Trump signaled he could support the criminal justice reform compromise when he met with Republican senators in early August.

McConnell has never been a big fan of the legislation, which divides his caucus, but Trump’s support is a major factor to consider.

“We’re going to try real hard to get it done,” said Senate Judiciary Committee Chairman Chuck GrassleyChuck GrassleySenate locks in hate crimes deal, setting up Thursday passage Conservative House members call on Senate to oppose ATF nominee House votes to extend ban on fentanyl-like substances MORE (R-Iowa), who helped put the compromise together.

Senate Agriculture Committee Chairman Pat RobertsCharles (Pat) Patrick RobertsSenate GOP faces retirement brain drain Roy Blunt won't run for Senate seat in 2022 Lobbying world MORE (R-Kan.) says it now looks certain that the farm bill, which has been stuck in protracted Senate and House negotiations, won’t move until after the election.

“We’re making progress, we are closing out titles,” he said.

GOP lawmakers are also pressing for action on reforms that have been under discussion for months by the Joint Select Committee on Budget and Appropriations Reform.

Sen. James LankfordJames Paul LankfordRubio and bipartisan group of senators push to make daylight saving time permanent Senate inches toward COVID-19 vote after marathon session Ron Johnson grinds Senate to halt, irritating many MORE (R-Okla.), a member of the task force, said Congress needs to pass the reforms and they need to be signed by the president by the end of the year, at which time the select committee will dissolve.

Also up for consideration is legislation overhauling how Congress handles sexual harassment claims and bills designed to improve the security of U.S. elections and to slap sanctions on foreign powers that try to interfere in U.S. elections.

Senate and House negotiators have yet to reconcile measures passed by each chamber dealing with sexual harassment, and the election security measure could hinge on what, if any, meddling is seen in connection with the midterm elections.

Sen. Kirsten GillibrandKirsten GillibrandIntelligence leaders warn of threats from China, domestic terrorism Jon Stewart accuses VA of being 'an obstacle' to burn pits medical care Family policy that could appeal to the right and the left MORE (D-N.Y.), who played a prominent role in pushing the Senate to pass sexual harassment legislation earlier this year, said she would talk to McConnell about its timing after the election, adding that Speaker Paul RyanPaul Davis RyanOn The Money: Senate confirms Gensler to lead SEC | Senate GOP to face off over earmarks next week | Top Republican on House tax panel to retire Trump faces test of power with early endorsements Lobbying world MORE (R-Wis.) will also be needed to help push the measure toward the finish line.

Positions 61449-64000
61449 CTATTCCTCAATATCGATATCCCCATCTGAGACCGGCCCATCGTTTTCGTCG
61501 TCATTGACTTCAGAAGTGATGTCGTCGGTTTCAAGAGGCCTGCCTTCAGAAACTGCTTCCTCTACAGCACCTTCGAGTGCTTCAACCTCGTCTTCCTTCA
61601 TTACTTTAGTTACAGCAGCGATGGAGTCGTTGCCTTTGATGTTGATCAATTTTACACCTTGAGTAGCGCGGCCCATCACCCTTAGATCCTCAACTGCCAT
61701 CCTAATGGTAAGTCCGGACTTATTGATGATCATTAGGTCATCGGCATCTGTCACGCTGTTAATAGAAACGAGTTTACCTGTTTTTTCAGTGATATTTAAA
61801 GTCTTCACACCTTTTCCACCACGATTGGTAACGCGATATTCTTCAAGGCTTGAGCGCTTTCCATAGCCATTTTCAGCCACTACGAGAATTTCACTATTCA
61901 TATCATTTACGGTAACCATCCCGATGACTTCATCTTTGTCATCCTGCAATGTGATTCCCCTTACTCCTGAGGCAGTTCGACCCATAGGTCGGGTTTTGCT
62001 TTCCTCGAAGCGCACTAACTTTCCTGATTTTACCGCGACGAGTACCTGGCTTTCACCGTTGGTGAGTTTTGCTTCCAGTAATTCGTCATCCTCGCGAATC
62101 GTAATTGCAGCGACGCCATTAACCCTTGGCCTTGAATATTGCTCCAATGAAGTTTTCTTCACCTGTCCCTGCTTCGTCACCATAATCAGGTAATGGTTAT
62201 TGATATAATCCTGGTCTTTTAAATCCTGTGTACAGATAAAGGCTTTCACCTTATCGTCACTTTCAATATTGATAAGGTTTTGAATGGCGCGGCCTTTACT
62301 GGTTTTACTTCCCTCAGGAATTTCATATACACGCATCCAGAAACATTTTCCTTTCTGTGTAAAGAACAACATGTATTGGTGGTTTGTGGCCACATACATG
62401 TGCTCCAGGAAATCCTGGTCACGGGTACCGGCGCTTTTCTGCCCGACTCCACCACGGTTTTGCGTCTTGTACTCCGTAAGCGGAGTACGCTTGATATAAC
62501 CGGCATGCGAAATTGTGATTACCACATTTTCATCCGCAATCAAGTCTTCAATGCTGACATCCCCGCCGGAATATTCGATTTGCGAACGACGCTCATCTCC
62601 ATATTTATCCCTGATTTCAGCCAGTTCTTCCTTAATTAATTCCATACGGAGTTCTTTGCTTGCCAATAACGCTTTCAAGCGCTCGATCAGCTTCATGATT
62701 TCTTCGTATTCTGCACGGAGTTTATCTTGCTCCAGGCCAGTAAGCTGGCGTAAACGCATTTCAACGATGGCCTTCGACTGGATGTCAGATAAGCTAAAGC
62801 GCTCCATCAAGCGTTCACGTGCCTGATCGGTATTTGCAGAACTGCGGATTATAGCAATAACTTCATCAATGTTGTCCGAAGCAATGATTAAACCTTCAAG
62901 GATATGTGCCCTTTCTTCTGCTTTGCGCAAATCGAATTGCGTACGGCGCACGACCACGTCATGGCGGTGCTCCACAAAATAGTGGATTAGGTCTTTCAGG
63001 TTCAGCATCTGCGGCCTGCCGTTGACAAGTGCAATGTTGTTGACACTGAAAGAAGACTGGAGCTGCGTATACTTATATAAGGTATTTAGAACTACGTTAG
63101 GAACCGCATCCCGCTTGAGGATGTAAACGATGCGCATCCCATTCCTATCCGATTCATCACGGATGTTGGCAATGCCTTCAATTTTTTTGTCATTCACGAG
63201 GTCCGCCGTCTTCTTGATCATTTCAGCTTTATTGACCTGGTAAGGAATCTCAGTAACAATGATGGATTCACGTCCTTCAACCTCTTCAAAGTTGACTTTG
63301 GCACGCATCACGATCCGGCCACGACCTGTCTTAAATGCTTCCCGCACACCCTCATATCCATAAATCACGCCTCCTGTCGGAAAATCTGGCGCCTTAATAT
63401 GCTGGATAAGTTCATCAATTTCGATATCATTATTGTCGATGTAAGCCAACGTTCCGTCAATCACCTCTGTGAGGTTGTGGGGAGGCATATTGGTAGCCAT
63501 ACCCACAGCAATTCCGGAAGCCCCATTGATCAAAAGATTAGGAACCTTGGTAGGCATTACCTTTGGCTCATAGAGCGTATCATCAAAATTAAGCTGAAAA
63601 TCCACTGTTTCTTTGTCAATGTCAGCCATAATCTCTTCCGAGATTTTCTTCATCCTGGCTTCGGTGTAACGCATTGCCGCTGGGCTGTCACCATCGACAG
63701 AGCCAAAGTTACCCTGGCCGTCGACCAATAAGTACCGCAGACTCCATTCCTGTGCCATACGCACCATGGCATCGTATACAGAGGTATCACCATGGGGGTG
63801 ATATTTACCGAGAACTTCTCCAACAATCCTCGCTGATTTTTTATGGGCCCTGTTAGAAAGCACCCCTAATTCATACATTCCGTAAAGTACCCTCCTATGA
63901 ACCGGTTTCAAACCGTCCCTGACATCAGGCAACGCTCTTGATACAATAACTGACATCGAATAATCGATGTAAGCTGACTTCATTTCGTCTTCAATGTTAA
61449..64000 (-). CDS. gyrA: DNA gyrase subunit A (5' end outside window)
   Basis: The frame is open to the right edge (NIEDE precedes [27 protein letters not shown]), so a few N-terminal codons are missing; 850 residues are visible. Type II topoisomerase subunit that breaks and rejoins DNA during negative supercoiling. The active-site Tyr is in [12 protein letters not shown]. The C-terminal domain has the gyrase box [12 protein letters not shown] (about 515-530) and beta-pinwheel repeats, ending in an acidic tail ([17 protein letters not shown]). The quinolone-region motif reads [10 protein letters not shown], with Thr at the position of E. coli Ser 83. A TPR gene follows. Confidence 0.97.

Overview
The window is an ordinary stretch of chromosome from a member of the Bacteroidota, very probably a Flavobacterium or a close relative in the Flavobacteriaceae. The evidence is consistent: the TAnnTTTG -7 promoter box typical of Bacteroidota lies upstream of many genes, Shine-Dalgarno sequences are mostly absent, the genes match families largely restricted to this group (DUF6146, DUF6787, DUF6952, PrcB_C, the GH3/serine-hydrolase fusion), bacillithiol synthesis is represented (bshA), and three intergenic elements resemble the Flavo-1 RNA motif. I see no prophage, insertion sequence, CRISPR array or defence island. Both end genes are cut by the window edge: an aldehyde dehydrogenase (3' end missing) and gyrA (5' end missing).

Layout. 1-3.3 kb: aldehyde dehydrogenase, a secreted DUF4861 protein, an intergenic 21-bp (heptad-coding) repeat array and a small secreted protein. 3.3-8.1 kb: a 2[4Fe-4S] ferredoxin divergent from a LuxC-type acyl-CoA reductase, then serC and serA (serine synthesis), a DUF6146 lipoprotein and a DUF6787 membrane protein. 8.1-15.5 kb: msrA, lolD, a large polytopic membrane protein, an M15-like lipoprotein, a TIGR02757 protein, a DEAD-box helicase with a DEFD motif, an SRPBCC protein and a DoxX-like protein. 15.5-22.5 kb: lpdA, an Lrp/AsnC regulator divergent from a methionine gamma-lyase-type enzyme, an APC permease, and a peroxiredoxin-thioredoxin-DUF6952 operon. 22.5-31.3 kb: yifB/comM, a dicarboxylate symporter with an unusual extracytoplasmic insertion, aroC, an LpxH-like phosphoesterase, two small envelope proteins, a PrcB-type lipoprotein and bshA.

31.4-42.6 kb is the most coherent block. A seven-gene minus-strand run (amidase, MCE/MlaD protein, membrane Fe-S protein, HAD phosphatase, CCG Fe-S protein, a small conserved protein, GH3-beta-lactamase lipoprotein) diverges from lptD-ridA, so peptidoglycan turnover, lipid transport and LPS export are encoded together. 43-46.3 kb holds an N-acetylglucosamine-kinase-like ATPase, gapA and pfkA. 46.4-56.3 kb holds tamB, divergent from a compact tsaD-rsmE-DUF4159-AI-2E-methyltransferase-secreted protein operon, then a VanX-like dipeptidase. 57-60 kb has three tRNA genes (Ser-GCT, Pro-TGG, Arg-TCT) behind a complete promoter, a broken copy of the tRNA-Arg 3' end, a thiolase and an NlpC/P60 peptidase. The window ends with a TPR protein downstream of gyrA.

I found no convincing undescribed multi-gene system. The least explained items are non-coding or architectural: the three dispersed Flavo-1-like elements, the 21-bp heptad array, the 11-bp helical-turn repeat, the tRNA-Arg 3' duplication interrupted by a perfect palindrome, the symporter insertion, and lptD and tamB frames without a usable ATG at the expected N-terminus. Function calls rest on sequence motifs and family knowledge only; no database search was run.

“I will speak to Sen. McConnell again because we’re just waiting on Republican leadership,” she said. “We’re waiting on both Speaker Ryan and Leader McConnell to decide to let the bills be conferenced.”

Sen. Roy BluntRoy Dean BluntSenate GOP keeps symbolic earmark ban St. Louis lawyer who pointed gun at Black Lives Matter protesters considering Senate run The Hill's Morning Report - Presented by Facebook - GOP draws line on taxes; nation braces for Chauvin verdict MORE (R-Mo.), who has jurisdiction over the issue as chairman of the Senate Rules Committee, said part of the problem is that the House had been out of session in August and recently recessed again to allow lawmakers to campaign for the midterms.

“If you look back at the end of July on, there have been maybe 10 days when House and Senate members have really been here at the same time,” he said.

Blunt, who also has jurisdiction over the election security legislation, said he was uncertain of its prospects in the lame-duck session.

“I don’t know about that. We will certainly look at the election and see what happened,” he added. “I’m never very optimistic about a lame duck.”

“It will be totally dependent on what happens Election Day, the whole atmosphere,” Blunt said. 

Cornyn, the second-ranking GOP leader in the Senate, said Congress needs to reauthorize the Violence Against Women Act.

“That goes until Dec. 7, so we’ll need to address that before then,” he said.

Republican chairmen are pushing to get some of their pet priorities onto the loaded schedule.

Senate Banking Committee Chairman Mike CrapoMichael (Mike) Dean CrapoSenate GOP crafts outlines for infrastructure counter proposal Left-leaning group: SALT cap repeal would worsen racial income disparities On The Money: Inflation rears its head amid spending debate | IRS chief warns of unpaid taxes hitting T | Restaurants fret labor shortage MORE (R-Idaho) said he hopes the Senate will take up the House-passed Jobs Act 3.0, which addresses capital formation.

And Thune, chairman of the Commerce, Science and Transportation Committee, said he wants McConnell to schedule time on the AV Start Act, which would set national standards for the testing and deployment of self-driving cars.

He also wants action on legislation known as the Streamline Act that would promote the rapid deployment of 5G networks.